Psoriasis - what is it, symptoms and treatment

Psoriasis is a chronic inflammatory disease of the body, accompanied by a predominant skin lesion with the formation of erythematous spots and plaques having clear boundaries and silvery scales on the surface.

The course of this disease is characterized by periods of exacerbation and remission (decrease in symptomatic manifestations). Unfortunately, medicine has not yet identified the exact and reliable cause of psoriasis, but a hereditary factor has been clearly noted, which, in combination with triggering factors, contributes to the triggering moment for the appearance of this disease. A link between the occurrence of psoriasis and the antigens of the HLA system has been revealed.

Between 1 and 5 percent of the world's population suffers from this very unpleasant condition, and light-skinned people are at greater risk of developing psoriasis than black people.

The disease can manifest itself at any age, but the periods of 20-30 years and 50-60 years are considered critical.

Important!Psoriasis is not contagious to others, but it causes inconvenience to the patient himself, since the rashes that appear during the disease are not only a cosmetic defect, but are also accompanied by unpleasant itching. In addition, the manifestation of psoriatic arthritis is possible, which significantly worsens the patient's quality of life.

Most of the time, rashes are localized on the scalp, on the surface of the elbows and knees, in skin folds and genitals. The nails, buttocks and area around the eyebrows can often be affected. The nature and appearance of the rash depends on the type of psoriasis.

Causes of psoriasis

The nature of the appearance of psoriasis has not yet been revealed by medicine; some doctors speak of autoimmune causes. The second theory that explains the occurrence of the disease is a disruption of the normal process of maturation and division of skin cells. Heredity and stress are also considered to be involved.

Genetic predisposition to psoriasis, allergies and frequent disruption of the skin barrier function (strong friction, chemical exposure, influence of alcohol-containing products) can cause exacerbation of the disease.

To known triggers causingpsoriasis, relate:

  • Koebner's phenomenon is the appearance of fresh skin rashes at the site of skin irritation in the acute phase of certain dermatoses;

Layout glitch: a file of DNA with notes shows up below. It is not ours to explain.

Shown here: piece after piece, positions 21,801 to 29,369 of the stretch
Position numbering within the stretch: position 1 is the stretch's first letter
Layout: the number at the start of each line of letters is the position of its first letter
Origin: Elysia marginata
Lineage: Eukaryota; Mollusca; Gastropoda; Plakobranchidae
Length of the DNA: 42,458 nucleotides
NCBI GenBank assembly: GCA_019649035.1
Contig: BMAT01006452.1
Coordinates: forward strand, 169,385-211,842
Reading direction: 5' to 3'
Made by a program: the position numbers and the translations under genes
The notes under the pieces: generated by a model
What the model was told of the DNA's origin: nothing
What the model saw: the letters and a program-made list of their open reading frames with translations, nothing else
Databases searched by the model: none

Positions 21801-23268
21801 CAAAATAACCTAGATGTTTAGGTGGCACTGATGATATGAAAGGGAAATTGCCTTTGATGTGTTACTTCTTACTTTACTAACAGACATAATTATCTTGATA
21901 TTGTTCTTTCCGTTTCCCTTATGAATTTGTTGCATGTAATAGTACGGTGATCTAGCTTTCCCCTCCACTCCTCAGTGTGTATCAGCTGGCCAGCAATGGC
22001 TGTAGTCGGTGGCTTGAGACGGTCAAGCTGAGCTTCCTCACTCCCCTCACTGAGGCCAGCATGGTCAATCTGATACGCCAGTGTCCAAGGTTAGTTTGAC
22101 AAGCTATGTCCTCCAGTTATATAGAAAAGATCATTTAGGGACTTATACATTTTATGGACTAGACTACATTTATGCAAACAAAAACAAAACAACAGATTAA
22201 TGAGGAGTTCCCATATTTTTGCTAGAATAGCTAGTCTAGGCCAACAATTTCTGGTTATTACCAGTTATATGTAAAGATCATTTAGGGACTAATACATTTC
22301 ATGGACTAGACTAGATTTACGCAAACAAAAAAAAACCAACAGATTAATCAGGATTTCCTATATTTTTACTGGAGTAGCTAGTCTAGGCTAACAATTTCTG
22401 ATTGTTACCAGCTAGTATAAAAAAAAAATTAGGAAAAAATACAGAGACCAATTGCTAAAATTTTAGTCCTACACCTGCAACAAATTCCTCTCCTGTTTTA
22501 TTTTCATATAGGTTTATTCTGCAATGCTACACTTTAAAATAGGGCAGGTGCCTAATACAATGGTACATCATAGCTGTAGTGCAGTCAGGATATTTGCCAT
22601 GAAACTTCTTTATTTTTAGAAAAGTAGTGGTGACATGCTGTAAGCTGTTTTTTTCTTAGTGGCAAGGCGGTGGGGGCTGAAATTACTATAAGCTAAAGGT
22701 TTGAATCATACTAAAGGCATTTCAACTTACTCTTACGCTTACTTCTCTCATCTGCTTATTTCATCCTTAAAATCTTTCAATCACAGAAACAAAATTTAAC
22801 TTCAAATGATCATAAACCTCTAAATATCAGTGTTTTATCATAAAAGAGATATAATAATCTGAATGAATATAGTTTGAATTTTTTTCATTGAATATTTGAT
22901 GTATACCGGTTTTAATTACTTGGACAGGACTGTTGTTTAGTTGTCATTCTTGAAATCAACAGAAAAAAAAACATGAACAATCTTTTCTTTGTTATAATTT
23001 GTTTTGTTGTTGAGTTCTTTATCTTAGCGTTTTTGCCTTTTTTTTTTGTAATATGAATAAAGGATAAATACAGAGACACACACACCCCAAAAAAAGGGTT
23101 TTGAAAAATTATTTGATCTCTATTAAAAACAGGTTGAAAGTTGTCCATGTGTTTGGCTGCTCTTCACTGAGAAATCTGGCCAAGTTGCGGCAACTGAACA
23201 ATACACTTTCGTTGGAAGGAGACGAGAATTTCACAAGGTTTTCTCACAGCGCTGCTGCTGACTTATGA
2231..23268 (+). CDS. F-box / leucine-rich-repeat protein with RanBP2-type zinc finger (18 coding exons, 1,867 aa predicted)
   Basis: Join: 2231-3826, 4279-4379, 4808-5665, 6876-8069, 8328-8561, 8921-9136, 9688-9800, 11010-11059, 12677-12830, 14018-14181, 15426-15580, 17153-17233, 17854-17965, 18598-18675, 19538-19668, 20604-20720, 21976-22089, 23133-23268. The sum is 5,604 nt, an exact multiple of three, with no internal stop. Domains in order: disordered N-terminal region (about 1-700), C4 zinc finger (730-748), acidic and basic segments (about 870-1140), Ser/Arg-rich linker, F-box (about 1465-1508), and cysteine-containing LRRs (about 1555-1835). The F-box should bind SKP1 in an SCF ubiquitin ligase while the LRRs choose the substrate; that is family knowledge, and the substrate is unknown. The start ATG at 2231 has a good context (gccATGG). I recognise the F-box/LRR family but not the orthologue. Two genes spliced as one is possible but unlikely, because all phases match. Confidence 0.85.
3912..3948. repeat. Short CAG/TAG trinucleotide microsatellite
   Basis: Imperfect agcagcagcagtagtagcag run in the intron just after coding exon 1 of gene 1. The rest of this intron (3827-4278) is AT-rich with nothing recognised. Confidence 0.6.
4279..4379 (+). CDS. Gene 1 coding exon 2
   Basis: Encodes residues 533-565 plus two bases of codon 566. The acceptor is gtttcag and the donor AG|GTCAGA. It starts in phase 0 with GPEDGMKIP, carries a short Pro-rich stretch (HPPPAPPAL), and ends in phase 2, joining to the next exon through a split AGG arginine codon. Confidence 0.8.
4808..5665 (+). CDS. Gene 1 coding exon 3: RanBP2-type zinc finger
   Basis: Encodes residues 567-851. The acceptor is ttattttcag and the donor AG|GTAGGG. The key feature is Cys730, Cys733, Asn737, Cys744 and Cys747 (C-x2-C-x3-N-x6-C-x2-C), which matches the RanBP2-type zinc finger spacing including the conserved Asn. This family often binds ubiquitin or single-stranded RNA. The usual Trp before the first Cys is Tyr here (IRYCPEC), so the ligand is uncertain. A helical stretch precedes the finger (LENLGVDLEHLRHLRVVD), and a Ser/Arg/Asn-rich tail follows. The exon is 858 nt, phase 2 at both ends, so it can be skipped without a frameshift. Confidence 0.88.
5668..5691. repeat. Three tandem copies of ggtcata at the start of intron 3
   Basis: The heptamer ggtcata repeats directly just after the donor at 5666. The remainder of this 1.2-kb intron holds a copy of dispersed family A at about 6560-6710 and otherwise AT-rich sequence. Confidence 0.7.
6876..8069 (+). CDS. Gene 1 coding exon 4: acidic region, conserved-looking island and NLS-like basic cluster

• Sunburn or other types of burns;
  • HIV infection;
  • Beta-hemolytic streptococcal infection, which causes guttate psoriasis;
  • Use of medications (including beta blockers, lithium, angiotensin converting enzyme inhibitors);
  • Severe emotional stress;
  • Alcohol consumption;
  • Smoking tobacco;
  • Obesity;
  • Hormonal imbalance, especially in women during menopause and pregnancy;
  • Digestive system disorders.

The main cause of the development of the disease is excessive and accelerated growth and division of skin cells, associated with the inflammatory process in the dermis. In other words, skin cells located in the bottom layer of the epidermis begin to grow rapidly and put pressure on the cells above them. This process is accompanied by significant peeling of the skin and is called parakeratosis. Excessive stimulation by the immune system is thought to be the main link in the occurrence of this mechanism.

Psoriatic plaques on the elbow treated with medicated cream

Symptoms and signs of psoriasis

Rashes associated with psoriasis are asymptomatic or itchy. Most often, they are located on the scalp, the extensor surfaces of the knees and elbows, the sacrum and the buttocks (especially at the level of the gluteal fold) and in the genital region. Fingernails and toenails, skin of the eyebrows, armpits and navel may be affected. Rashes can merge with the lesions and cover large anatomical areas and areas of skin between them. Depending on the type of psoriasis, the rash can have different external manifestations.

As a rule, rashes are localized inconspicuously and are represented by erythematous papules or plaques covered with dense, silvery, shiny scales. The rash appears gradually. Remissions and exacerbations occur spontaneously or after exposure to provoking factors.

5-30% of patients developpsoriatic arthritis, which can cause disability for the patient. This process can lead to joint destruction.

Important!Psoriasis does not threaten the patient's life, but it disrupts the patient's self-image. Besides the fact that the patient's appearance changes, it also takes a long time to treat rashes and maintain cleanliness of clothes and bedding, which significantly reduces the patient's quality of life.

Types of psoriasis

  • vulgar(ordinary or chronic plaques) psoriasis, in which the rashes have the appearance of individual plaques covered with silvery scaling. The plaques may coalesce as the disease progresses. Among all subtypes, this type of psoriasis is the most common and accounts for approximately 90%.
  • reverse psoriasisaccompanied by rashes that appear at the natural folds and can form cracks.
  • guttate psoriasischaracterized by multiple rashes with a diameter of 0. 5 to 1. 5 cm, often formed after streptococcal pharyngitis.